New Makerspace Opens in Library


The Makerspace supplies include patterned duct tape and a button maker

Need to fold some origami, create a snarky political button to force upon your friends or make a good, old-fashioned ransom letter? The SCC librarians have you covered!

The librarians have opened an old room in the library for a new purpose: making things. This “Makerspace” was created for many purposes. Scrapbooking, projects for art classes, brainstorming — all forms of creativity are welcome, but ones requiring large amounts of colorful construction paper seem to be favored, given the contents of the giant metal drawers on one side of the Makerspace.

Once upon a time last quarter, the room that the Makerspace now occupies was the library’s circulation desk and textbook reserves. Now, it houses tables with paper flowers in vases, surrounded by art supplies and old magazines waiting to be made into collages.

The Makerspace project, headed by librarian Jessica Lum, didn’t start in Washington. Lum got the idea for the SCC Makerspace from her days at a community college library in Honolulu.

“I was inspired by the slew of Makerspace events that were hosted there,” Lum said. At those events, students learned how to do everything from Japanese book-binding to designing gift cards.

“Students were able to come together, create something and make friends. I wanted to bring this sense of learning through making and community to the SCC library,” she said.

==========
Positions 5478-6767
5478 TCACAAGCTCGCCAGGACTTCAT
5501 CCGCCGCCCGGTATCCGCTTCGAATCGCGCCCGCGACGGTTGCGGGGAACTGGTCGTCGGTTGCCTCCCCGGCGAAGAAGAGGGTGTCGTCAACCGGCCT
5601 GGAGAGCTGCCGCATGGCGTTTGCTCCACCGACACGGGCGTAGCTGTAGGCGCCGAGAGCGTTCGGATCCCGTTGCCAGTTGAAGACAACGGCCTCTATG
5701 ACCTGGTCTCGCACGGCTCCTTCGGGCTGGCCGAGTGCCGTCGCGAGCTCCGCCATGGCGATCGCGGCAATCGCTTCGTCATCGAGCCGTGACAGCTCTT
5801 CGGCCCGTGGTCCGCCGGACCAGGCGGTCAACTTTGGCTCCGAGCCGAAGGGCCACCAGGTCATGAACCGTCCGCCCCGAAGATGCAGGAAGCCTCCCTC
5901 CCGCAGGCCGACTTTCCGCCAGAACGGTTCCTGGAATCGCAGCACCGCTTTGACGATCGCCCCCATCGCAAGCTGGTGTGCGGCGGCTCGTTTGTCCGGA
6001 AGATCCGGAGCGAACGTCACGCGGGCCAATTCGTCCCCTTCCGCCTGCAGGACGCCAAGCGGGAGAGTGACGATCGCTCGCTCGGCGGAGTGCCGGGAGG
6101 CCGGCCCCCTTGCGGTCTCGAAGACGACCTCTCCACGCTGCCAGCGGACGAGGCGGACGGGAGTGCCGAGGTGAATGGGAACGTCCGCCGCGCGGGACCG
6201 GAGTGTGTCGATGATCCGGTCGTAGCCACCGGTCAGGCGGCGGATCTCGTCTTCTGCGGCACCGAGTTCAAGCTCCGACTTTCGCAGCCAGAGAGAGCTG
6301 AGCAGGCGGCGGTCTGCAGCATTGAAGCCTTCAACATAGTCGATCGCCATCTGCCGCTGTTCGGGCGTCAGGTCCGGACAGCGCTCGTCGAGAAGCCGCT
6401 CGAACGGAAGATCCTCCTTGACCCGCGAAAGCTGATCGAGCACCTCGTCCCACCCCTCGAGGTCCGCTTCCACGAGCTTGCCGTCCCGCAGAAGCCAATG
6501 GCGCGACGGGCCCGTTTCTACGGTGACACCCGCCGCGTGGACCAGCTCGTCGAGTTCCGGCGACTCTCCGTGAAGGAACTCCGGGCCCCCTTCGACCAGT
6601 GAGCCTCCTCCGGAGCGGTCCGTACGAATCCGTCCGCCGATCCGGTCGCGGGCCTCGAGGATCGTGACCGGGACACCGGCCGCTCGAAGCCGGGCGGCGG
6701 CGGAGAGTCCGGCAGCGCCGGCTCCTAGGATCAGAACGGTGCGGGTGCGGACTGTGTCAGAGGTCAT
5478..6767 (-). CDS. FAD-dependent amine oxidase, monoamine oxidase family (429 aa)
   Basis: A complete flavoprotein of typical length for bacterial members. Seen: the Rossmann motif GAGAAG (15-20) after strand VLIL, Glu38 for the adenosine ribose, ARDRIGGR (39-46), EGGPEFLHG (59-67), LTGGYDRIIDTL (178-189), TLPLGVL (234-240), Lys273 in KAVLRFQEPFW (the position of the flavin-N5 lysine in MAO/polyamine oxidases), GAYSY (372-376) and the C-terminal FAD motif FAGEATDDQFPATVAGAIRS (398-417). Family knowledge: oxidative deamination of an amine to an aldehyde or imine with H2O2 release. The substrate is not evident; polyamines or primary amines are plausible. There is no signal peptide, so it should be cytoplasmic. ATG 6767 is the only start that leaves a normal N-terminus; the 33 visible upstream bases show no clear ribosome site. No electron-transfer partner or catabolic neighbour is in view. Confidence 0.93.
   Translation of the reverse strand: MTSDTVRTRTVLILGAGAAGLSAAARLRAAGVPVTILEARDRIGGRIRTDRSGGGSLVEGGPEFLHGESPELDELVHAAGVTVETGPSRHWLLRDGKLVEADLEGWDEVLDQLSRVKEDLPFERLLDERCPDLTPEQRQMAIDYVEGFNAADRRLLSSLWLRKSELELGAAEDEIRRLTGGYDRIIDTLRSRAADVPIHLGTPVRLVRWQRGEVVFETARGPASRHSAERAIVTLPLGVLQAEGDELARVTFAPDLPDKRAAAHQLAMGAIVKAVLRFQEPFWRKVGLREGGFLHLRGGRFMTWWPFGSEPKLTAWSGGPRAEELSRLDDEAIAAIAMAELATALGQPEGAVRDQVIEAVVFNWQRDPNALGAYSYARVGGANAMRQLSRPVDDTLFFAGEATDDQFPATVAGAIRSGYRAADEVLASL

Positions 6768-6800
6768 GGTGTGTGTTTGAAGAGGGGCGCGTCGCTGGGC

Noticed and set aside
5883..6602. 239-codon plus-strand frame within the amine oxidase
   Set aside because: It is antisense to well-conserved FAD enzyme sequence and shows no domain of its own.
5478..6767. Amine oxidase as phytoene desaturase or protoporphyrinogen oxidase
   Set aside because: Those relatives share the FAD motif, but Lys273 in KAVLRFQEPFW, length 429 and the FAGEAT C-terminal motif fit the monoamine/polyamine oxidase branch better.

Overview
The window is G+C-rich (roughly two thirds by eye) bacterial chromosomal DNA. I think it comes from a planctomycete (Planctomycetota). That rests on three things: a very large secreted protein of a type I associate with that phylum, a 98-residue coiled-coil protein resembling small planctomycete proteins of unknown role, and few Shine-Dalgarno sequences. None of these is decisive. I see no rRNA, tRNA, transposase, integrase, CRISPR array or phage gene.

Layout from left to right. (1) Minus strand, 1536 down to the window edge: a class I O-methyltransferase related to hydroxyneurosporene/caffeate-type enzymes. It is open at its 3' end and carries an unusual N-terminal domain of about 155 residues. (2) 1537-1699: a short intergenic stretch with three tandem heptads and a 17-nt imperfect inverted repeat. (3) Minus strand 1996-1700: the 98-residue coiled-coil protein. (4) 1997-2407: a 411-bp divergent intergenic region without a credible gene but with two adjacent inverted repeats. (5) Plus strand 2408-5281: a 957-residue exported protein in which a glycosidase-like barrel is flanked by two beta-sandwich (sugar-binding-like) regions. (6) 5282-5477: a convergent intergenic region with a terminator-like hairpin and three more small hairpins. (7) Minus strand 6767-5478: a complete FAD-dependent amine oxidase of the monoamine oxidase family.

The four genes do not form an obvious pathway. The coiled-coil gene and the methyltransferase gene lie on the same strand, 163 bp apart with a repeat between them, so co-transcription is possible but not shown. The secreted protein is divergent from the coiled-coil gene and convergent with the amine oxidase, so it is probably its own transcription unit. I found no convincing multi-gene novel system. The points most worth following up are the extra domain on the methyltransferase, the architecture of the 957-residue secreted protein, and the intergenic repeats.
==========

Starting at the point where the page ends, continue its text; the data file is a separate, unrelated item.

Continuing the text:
The remains of gutted books sacrificed for the purpose of scrapbooking lay bloodlessly in the bottom drawer of a metal filing cabinet in the Makerspace. Little literary carnage was required, though, according to Lum, as librarians routinely weed out old books from the collection to make space for books that support the current curriculum and students’ needs. Lum was inspired to add this facet of the Makerspace by vintage book art on Pinterest.

With instructions soon to be posted nearby in the Makerspace, the button-maker may become its most popular asset. Slogans, images and original designs can now all be incorporated into buttons students can make and distribute for themselves, their friends, and any other group of people that could, for instance, be slightly dissatisfied with a certain presidential administration.

To get to the Makerspace, upon entering the library through the automatic doors on the second floor, head left. Turn right at the bathrooms and keep going straight past the study tables, computers and bookshelves toward the hallway that contains office space and Narnia for all most students know. One of the first few doors in the Mystery Hallway, clearly labelled, is the Makerspace, open for use by students during library hours: 7:30 a.m. – 7:30 p.m. Monday-Thursday, 7:30 a.m. – 4:30 p.m Friday, and 12 – 6 p.m. Sunday.

-Nellie Ferguson

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